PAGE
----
If you've ever fantasised about constructing your own perfect dream house, then you're in good company. Few people haven't dreamed about what their ideal abode would look like, and how it would feel to live there – but even fewer actually go through with having it built. Whether this is due to financial constraints, a desire to dodge the potential stress of overseeing construction, or a simple lack of drive, it's entirely possible to surmount all these obstacles and actually do it. If that's really something you're planning to do, though, then you have choices to make. One of the first things you'll need to do, before speaking to contractors, drawing up plans or even choosing land, is to decide on the intended look of your home. Here are a few options for you to consider, just to get the ideas flowing.
Contemporary & Modern
A style often only available to those who construct their own homes, these buildings are made up of clean geometric shapes and heavily feature reflective textures such as glass or metal. You may wish to incorporate solar panels into your design – and if that is your intention, then this style is a great choice, as the panels won't be fighting against the aesthetic so much as they will enhance it. Of course, this simplistic and minimalistic style isn't for everyone, but it's certainly eye-catching. As such, it likely won't fit into an existing neighbourhood of non-contemporary designs. Consider Pavilion-style housing if you consider 'contemporary' too broad a brush stroke.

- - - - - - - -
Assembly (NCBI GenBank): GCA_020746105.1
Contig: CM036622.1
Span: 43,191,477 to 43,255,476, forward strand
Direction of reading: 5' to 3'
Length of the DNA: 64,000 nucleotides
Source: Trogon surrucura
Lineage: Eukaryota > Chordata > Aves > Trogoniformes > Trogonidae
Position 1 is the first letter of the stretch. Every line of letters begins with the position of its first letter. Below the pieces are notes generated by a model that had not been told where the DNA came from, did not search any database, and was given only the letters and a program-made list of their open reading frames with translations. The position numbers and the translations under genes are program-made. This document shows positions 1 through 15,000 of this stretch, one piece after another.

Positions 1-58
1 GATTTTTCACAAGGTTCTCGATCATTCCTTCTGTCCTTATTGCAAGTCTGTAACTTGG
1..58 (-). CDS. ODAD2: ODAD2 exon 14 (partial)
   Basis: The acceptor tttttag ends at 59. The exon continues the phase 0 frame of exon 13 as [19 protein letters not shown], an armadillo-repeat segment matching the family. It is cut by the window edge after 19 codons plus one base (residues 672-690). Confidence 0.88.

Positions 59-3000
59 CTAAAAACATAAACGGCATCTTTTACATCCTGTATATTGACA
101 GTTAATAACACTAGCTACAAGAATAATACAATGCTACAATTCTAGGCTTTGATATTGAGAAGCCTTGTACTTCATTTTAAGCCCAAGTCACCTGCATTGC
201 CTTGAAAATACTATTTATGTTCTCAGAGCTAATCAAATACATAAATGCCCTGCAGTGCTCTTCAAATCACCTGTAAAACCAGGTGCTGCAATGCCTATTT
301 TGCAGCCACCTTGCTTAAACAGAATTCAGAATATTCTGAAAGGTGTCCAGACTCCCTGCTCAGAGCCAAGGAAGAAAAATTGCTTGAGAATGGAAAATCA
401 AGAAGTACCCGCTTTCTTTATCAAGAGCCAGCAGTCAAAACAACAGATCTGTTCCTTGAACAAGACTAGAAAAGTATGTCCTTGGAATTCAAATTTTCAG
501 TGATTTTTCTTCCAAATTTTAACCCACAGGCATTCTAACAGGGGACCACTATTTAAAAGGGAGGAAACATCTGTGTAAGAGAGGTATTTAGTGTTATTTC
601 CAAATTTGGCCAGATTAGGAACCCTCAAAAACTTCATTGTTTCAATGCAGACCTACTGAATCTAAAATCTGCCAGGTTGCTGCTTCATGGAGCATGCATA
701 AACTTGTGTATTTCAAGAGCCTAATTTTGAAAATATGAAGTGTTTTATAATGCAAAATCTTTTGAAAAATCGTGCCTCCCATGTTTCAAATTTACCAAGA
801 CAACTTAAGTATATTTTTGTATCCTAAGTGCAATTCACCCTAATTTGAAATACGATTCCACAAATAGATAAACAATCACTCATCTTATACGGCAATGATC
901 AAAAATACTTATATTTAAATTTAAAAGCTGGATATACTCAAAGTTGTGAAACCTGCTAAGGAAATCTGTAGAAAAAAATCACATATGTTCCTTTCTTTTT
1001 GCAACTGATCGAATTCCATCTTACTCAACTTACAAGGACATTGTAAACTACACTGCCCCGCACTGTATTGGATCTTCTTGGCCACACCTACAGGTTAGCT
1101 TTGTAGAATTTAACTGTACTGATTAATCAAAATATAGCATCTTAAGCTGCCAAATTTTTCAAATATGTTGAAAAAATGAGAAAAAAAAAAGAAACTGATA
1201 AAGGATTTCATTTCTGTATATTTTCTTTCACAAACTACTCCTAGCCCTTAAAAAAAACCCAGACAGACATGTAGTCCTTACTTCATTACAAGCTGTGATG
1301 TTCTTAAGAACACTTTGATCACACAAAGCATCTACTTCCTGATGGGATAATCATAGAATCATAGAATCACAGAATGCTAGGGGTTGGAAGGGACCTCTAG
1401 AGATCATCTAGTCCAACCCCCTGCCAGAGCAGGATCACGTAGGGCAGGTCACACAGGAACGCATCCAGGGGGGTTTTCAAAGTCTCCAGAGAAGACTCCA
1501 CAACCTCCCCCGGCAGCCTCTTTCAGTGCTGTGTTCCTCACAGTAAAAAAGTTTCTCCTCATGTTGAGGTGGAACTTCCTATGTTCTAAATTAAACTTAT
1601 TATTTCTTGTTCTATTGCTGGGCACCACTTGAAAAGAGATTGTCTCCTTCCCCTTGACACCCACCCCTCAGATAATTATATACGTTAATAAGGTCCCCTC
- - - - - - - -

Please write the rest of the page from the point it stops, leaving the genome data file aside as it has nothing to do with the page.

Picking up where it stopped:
A classic favourite, Tudor style houses are recognisable by their decorative exterior frameworks and sharp white-and-dark colour contrasts. This style is suitable for both smaller homes and more grandiose structures; it's adaptable and doesn't look out of place on either. Choose smooth white surfaces paired with stone for a more traditional look, or with brick if you prefer something with a touch of modernity to it.
Popularised in the USA, Ranch style homes are popular across Australia for their practicality and rustic charm. Frequently built on one storey only across a big stretch of land, these houses look traditional enough to fit into existing neighbourhoods, but may be best suited to being placed out on a large patch of their own land. If they are kept single-storey, they offer a simple design that doesn't try to fight against the environment and view around them, which is another reason that they're excellent for building out on their own. They can be comfortably paired with sheds, outhouses and stables without looking out of place.
Of course, there are hundreds of possible styles to go for, ranging from Gothic all the way up to Art Deco – but getting your ideas going is the most important thing. Taking that first step of picturing exactly what kind of place your family would be suited to will help focus your planning for the rest of the project, and achieve a nice coherent end result. Good luck!Share
27 October 2017
When we moved into the house we had a really cute patio, but it was so small that if more than two people wanted to share a meal or sit together there wasn't room. That's why I have been extending the patio and working on ways to make it more hospitable for the whole family to spend time out there, such as getting the music system to connect to some speakers in the structure. This blog has some tips for homeowners who are looking to attempt a patio renovation or extension and has some tips on which jobs to DIY and when to call in the professionals.